Legendary GJ baseball coach Bill Fanning dies at 91

Legendary Grand Junction High School baseball coach Bill Fanning laughs during his induction into the JUCO Home Run Alley Heroes during 2005. Fanning, who coached the Tigers for 35 years, died Friday at the age of 91.

During his 90th birthday party last year at the Blue Moon Bar and Grille, Bill Fanning still remembered the names of his former players.


Bill Fanning

Grand Junction High School baseball coach 1954-1990

Career record: 467-172

State championships: 1961, 1962, 1976


Colorado Sports Hall of Fame

Colorado High School Coaches Hall of Fame

Colorado High School Activities Association Hall of Fame

Colorado Baseball Umpires Association Hall of Fame

University of Colorado Living Legends

National High School Sports Hall of Fame

Home Run Alley Heroes

Colorado Dugout Club Hall of Fame

Colorado prep baseball coach of the year 1961, 1962, 1976

National high school baseball coach of the year 1984

Bill Fanning remembered every kid who played baseball for him throughout his 35-year coaching career at Grand Junction High School.

“He had a great relationship with kids. His mind was like a steel trap. He knew everybody, could name every kid he coached,” said Ron Stoneburner, a former football coach at Grand Junction who was with Fanning when he passed away Friday morning at the age of 91.

“We both taught history, and he became like a dad to me. You didn’t outcoach him. He knew the rules so well. He was so sharp, you couldn’t believe. Some of the games he won was just because he knew the rules.”

In the summer of 2011, hundreds of those players, fellow coaches and friends helped Fanning celebrate his 90th birthday at the Blue Moon Bar and Grille. Fanning might not have recognized some faces, but as soon as he heard their names, he was regaling people with stories.

“He instilled a lot of good morals in us,” said Brent Miller, a center fielder on Fanning’s 1976 team that won a state championship, the third in his 35-year coaching career at Grand Junction.

“He was a father figure. He pretty much shaped my life. He got me a scholarship to Garden City (Kan., Community College), and from there I went to (Pan American University) Texas and played and had my two beautiful daughters.”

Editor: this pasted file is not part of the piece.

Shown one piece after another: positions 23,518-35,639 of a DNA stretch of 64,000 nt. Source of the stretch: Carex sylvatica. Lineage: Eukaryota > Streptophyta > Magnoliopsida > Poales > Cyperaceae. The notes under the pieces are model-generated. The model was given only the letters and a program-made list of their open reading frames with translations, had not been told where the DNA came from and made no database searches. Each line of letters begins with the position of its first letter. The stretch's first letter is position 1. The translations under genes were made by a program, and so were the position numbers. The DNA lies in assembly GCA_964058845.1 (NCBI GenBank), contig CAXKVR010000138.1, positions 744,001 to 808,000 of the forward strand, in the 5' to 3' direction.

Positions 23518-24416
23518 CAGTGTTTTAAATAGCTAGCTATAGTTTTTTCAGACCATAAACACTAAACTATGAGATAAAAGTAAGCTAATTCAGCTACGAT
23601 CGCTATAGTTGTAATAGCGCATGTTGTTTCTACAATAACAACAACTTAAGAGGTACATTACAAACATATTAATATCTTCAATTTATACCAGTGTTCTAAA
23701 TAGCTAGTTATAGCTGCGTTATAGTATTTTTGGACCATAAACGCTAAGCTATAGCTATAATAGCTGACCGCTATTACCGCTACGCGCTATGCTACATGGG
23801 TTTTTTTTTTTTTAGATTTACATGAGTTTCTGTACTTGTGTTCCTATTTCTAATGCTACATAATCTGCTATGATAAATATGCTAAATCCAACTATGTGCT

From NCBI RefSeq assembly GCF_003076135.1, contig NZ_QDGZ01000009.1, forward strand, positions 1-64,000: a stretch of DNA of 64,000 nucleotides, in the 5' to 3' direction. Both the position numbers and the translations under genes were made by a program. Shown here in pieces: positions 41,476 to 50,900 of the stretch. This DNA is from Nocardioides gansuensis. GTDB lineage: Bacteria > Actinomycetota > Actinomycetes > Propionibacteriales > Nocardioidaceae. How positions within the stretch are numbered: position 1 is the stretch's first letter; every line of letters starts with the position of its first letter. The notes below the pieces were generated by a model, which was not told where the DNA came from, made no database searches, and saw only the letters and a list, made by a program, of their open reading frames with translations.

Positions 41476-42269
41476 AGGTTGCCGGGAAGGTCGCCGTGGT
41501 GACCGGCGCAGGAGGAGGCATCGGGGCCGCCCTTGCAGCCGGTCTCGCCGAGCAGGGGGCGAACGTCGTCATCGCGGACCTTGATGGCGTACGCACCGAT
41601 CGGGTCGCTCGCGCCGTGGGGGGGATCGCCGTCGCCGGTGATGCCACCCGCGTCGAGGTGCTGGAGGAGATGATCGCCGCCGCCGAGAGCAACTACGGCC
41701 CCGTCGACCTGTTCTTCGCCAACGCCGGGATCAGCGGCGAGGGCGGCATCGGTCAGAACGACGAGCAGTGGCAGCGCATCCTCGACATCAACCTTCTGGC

Miller, whose father, Gary, played for Fanning on the Grand Junction Eagles semipro team, and brothers, Mark and Troy, also played for the Tigers, spent quite a bit of time with Fanning the past few weeks when he became ill, saying they had a good visit over the weekend.

Stoneburner, too, spent several hours visiting with his longtime friend recently. The two were part of a group of men who had coffee every morning at McDonald’s on North Avenue for several years.

“He sat in one seat all the time, and he’d get mad if somebody sat there,” Stoneburner said of those morning coffees. “They were getting ready to remodel it, and we were talking to (Doug) King. He went to Junction and knew Coach real well.

“We were joking about getting a little metal thing where he sits for Bill Fanning. He said, ‘I’ll take care of that right now.’ There was a little 4-by-4 plaque there, ‘Reserved for Coach Fanning.’ He got a kick out of it.”

Fanning compiled a 467-172 record in his 35 seasons at Grand Junction, winning the state Class AA title in 1961 and the Class AAA crowns in ‘62 and ‘76. The Tigers won 43 consecutive games spanning the 1961 and ‘62 seasons, going undefeated in 1962.

Walt Bergman, who played for Fanning, graduating in 1969, then was his longtime assistant coach, had a lifetime friendship with the coach.

“I go back to as long as my memory is. He played for my dad (Bus Bergman) with the Grand Junction Eagles,” Bergman said. “He was always around when I was a kid. Bus and Bill were close friends and did a lot of things together.

“He was an adult when I was a kid. He didn’t treat me like a little kid who was in the way. He always treated me as a friend. He asked me to help him coach in the ‘70s or ‘80s, and I said, ‘Yeah, that would be fun.’ It was really fun.”

The practice field at Grand Junction is named for Fanning, as is the annual season-opening high school baseball tournament, the Bill Fanning Classic.

People who talk about Fanning all go back to how fair he was with his players.

“He was honest and fair, and it really didn’t matter what family you came from or how old you were or what background you had or however a kid came to us,” Bergman said.